Hong Kong’s appeal as tech hub hammered by spiralling office rents and high salaries
City comes 8th in a 16-strong league table compiled by Colliers, ranking Asia’s best tech locations. Bangalore, Singapore, then Shenzhen given top billing
Hong Kong’s spiralling office rents and high salary costs compared with its main rivals are hurting the city’s appeal as a technology centre, according to a new survey by consultancy Colliers International.
The report, compiled by a team led by Colliers’ executive director of research for Asia Andrew Haskins, weighs up socio-economic, property and human factors to determine the viability of 16 cities across the region as tech hubs.
Hong Kong now trails in eighth, behind, in order, Bangalore, Singapore, Shenzhen, Beijing, Shanghai, Seoul and Hyderabad.
Its average prime office rent is listed as HK$76.5 (US$9.75) per square foot, the highest in the list, and more than five times more expensive than top pick Bangalore, at HK$14 per square foot.
“In terms of property cost, Hong Kong scores poorly, [especially in its Central business district] as the world’s costliest rented-office location. Employer costs are also high,” said Colliers
“Hong Kong’s low scores on these measures outweigh better scores on various metrics such as availability of flexible workspace and innovation.”
However, Colliers believe Hong Kong’s position as a technology centre has the potential to improve sharply as the city’s proximity to South China. Leading technology groups and social media groups such as Facebook has expanded rapidly in Hong Kong.
In separate recent report, Oliver Rigg, head of advisory and transaction services at CBRE, said he expected rental growth in Hong Kong to continue under “sustainable leasing demand and limited vacancy”.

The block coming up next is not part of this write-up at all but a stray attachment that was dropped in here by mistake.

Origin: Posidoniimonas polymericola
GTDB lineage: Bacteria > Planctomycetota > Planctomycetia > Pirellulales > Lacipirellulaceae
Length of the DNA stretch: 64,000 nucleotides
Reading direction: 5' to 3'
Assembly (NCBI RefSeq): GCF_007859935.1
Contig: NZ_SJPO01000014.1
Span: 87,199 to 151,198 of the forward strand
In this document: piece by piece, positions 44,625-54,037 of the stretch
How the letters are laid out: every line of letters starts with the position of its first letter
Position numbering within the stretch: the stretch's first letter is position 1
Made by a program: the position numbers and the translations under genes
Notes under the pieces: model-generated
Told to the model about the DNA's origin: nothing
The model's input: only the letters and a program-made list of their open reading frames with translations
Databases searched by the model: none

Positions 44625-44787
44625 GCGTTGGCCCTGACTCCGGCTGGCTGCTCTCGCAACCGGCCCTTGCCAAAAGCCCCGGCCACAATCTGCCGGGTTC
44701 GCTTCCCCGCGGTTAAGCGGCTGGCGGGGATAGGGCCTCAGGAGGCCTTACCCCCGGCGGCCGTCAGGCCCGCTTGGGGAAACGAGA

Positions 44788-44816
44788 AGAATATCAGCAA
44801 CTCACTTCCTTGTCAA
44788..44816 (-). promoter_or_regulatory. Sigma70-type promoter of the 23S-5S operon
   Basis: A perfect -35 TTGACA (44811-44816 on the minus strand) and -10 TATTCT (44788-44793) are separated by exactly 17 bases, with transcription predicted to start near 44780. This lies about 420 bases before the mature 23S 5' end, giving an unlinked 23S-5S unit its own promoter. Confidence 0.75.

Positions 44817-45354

“Rents in Central are forecast to set a new high by the end of this year, rising by a further 5 per cent in the second half,” he added.
And Alex Barnes, head of markets at JLL, reported recently he expected Hong Kong to lose its competitive edge as a result.
“The barrier to entry for companies looking to enter or grow specific parts of their business, particularly technology research and development, will be [increased], in part, by high rent and little office space availability compared to alternatives.
“Clearly Hong Kong is a long way behind Singapore in its volume of technology industry by size and nature,” said Barnes.
“We cannot catch up on volume of business growth, but we should at least be in the game for the sake of Hong Kong’s future as a leading world city.”
Bangalore, dubbed the Silicon Valley of India, topped the Colliers league, with a score of 68 per cent, which it attributed to its low staff costs and office rent, and a deep talent pool.
“The city is set to be the fastest-growing city in Asia over the next five to 10 years,” Haskins said. “Bangalore ranks as the second largest urban office market in Asia.”
The booming tech hub is listed as having 141 million square feet of grade A office stock, ample space to house the operations of a growing population of tech firms from around the world.
Singapore ranks second overall, based on strong ratings for safety, quality of living and relatively little air pollution. Facebook recently chose Singapore as the location for its first data centre in Asia, which is due to start operations in 2022.
Ranked third, Shenzhen’s expected new office supply in coming years gives it an advantage over Hong Kong, the study suggested.
“Shenzhen has [also] overtaken Hong Kong by GDP and should benefit over time from closer integration of the Greater Bay Area,” it said.